Thursday, August 25, 2011

Fewer Doctors Are Becoming Abortionists

The latest edition of the Journal of Obstetrics & Gynecology contains an article which is most relevant to the abortion industry's push in recent years towards chemical abortion, forced abortion training in medical schools and permission for people other than trained physicians to do abortion operations.

The reason? Well, in the last 15 years, science, technology and various successes of the pro-life movement have combined to greatly increase society's awareness of the humanity of the preborn. Therefore, abortion is increasingly understood as an unnecessary, cruel and mercenary action.

And that means fewer people want to be abortionists.

Here, direct from the abstract of the journal article, are the findings of the study.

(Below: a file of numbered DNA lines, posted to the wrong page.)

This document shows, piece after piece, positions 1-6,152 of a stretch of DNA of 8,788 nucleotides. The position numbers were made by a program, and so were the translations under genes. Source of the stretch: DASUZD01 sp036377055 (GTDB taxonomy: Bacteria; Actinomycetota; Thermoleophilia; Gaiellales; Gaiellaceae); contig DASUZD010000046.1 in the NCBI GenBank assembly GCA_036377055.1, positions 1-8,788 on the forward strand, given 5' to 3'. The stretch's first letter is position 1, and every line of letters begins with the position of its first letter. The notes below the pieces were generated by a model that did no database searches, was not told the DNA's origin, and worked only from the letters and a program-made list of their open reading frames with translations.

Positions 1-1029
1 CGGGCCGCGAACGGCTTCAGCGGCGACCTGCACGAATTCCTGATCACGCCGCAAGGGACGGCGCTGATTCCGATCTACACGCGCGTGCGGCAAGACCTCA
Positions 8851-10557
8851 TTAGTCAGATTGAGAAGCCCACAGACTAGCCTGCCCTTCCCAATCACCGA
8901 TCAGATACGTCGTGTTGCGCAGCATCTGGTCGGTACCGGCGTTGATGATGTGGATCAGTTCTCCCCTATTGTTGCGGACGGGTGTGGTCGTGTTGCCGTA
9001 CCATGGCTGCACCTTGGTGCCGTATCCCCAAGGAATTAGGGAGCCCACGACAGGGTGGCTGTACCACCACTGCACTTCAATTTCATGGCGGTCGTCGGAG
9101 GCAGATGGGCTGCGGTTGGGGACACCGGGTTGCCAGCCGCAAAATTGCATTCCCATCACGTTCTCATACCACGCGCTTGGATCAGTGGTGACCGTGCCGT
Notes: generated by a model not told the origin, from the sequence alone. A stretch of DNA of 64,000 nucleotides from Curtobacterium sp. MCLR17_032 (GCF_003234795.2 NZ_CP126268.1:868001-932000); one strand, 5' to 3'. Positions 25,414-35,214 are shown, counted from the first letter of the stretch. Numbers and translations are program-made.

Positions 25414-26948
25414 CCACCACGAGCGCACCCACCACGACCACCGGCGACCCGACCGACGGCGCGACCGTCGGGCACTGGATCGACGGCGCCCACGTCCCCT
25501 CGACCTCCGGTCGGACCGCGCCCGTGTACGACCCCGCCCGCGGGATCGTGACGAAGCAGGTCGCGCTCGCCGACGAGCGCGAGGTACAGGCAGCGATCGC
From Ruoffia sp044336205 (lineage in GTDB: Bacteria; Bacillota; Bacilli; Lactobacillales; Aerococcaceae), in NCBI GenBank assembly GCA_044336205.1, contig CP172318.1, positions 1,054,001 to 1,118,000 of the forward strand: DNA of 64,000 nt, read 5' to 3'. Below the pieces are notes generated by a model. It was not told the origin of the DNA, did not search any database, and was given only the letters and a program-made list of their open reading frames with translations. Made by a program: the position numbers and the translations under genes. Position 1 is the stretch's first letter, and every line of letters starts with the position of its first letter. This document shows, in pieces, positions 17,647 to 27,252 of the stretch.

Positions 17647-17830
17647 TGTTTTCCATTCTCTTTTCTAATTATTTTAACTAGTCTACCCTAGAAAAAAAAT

We conducted a national probability sample mail survey of 1,800 practicing ob-gyns. Key variables included whether respondents ever encountered patients seeking abortions in their practice and whether they provided abortion services. Correlates of providing abortion included physician demographic characteristics, religious affiliation, religiosity, and the religious affiliation of the facility in which a physician primarily practices.

RESULTS: Among practicing ob-gyns, 97% encountered patients seeking abortions, whereas 14% performed them. Female physicians were more likely to provide abortions than were male (18.6% compared with 10.6%, adjusted odds ratio 2.54, 95% confidence interval 1.57–4.08), as were those in the youngest age group, those in the Northeast or West, those in highly urban postal codes, and those who identify as being Jewish. Catholics, Evangelical Protestants, non-Evangelical Protestants, and physicians with high religious motivation were less likely to provide abortions.

CONCLUSION: The proportion of U.S. ob-gyns who provide abortions may be lower than estimated in previous research. Access to abortion remains limited by the willingness of physicians to provide abortion services, particularly in rural communities and in the South and Midwest.

(Thanks to Live Action.)